The current accounting of continental greenhouse gas budgets has relied on measurements of vertical carbon dioxide (CO2) exchange between vegetation and the atmosphere. The budgets have ignored dissolved carbon (C) and nitrogen (N) transport in water to streams and lakes and the subsequent exchange between the atmosphere and surface waters. Aquatic habitats can be significant net sources of CO2 and methane (CH4) and potential hot spots for N2O release, all important for natural greenhouse gas (GHG) emissions. Inland waters need to be included in the C and GHG balances for terrestrial landscapes.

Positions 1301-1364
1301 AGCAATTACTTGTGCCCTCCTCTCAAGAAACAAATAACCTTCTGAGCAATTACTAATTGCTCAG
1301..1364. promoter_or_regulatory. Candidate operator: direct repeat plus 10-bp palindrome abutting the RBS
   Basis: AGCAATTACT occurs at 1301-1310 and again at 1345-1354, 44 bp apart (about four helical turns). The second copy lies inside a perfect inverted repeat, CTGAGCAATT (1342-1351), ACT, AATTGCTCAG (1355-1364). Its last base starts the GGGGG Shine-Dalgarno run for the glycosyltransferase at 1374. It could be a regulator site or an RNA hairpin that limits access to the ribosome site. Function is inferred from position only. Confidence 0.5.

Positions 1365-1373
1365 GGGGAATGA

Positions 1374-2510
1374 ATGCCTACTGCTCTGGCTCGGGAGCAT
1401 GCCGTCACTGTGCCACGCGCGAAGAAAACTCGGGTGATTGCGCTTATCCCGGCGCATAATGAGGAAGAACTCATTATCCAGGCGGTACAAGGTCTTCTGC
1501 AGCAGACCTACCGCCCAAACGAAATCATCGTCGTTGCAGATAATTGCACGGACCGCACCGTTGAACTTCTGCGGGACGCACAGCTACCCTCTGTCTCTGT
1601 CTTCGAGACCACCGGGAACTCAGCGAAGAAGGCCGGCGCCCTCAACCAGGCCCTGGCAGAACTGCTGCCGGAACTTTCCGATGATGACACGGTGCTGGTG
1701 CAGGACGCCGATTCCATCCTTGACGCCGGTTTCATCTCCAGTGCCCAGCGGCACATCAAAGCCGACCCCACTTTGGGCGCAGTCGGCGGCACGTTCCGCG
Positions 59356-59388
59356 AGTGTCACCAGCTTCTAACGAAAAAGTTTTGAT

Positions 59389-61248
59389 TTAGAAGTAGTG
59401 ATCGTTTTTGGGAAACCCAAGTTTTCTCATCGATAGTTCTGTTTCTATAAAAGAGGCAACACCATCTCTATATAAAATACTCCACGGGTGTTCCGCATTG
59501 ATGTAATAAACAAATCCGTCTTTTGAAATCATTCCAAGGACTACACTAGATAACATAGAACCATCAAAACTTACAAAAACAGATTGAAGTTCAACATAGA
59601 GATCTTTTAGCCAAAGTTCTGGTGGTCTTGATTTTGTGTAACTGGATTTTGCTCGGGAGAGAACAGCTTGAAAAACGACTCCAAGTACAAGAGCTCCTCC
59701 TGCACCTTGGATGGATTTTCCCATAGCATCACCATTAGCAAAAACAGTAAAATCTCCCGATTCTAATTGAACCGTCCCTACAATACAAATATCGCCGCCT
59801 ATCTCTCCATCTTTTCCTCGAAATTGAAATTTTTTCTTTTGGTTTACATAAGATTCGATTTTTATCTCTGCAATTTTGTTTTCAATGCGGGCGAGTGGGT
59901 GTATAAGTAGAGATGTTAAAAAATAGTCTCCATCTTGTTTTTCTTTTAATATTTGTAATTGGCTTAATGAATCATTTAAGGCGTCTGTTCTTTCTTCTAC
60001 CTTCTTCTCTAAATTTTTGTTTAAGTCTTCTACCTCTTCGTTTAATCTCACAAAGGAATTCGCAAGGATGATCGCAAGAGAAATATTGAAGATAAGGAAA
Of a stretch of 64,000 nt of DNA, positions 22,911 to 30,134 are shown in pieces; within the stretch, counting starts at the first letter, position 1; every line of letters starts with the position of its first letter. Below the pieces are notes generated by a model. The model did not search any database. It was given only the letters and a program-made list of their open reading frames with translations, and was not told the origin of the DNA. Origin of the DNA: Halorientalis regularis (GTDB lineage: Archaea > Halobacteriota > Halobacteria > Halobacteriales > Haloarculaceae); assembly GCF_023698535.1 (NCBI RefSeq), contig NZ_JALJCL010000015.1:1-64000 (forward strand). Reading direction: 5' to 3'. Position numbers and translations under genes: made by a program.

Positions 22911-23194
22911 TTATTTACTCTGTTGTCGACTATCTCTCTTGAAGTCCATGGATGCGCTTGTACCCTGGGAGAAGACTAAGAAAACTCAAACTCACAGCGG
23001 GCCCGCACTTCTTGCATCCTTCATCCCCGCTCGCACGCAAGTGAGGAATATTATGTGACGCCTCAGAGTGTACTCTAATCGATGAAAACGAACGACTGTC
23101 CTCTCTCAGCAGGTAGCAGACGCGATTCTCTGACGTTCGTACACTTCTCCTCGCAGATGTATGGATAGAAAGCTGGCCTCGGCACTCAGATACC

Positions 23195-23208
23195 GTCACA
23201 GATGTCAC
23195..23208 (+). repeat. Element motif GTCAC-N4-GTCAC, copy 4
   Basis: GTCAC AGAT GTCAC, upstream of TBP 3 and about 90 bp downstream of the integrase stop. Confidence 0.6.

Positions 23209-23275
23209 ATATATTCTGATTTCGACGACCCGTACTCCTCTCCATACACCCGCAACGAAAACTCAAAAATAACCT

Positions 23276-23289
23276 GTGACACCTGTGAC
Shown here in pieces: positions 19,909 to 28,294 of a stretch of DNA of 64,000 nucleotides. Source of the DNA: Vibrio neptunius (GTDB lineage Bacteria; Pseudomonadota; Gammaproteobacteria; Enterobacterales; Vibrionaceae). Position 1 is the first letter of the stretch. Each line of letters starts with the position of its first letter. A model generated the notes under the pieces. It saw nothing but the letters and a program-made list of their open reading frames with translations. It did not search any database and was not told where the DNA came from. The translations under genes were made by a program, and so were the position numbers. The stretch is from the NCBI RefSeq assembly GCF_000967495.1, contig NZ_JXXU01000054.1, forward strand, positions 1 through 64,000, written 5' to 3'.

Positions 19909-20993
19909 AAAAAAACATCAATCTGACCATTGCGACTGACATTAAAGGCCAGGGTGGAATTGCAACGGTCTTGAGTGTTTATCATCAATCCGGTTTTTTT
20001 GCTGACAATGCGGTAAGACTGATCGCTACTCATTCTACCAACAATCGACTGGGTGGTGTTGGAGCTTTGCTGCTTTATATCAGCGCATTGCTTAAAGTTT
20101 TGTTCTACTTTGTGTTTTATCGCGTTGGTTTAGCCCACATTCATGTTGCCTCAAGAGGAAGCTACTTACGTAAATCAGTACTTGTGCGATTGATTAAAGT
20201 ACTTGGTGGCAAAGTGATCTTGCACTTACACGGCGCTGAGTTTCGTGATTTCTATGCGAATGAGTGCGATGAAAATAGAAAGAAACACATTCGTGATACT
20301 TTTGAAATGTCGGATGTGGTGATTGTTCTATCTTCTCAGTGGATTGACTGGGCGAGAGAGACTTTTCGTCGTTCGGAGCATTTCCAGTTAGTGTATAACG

This project aims to quantify GHG balances at the landscape scale in a forested catchment and include land-atmosphere, land-water, and water-atmosphere exchange of CO2, CH4 and N2O. New measurements and technologies as well as available data from ongoing environmental monitoring will be used to estimate the overall landscape net C and GHG balances at different scales by linking data with models.
This project combines expertise regarding terrestrial, aquatic, and atmospheric processes, and biogeochemical cycling and modelling, at six Swedish universities. It takes advantage of major national and international research infrastructure networks, and will provide knowledge regarding landscape management to minimize GHG release.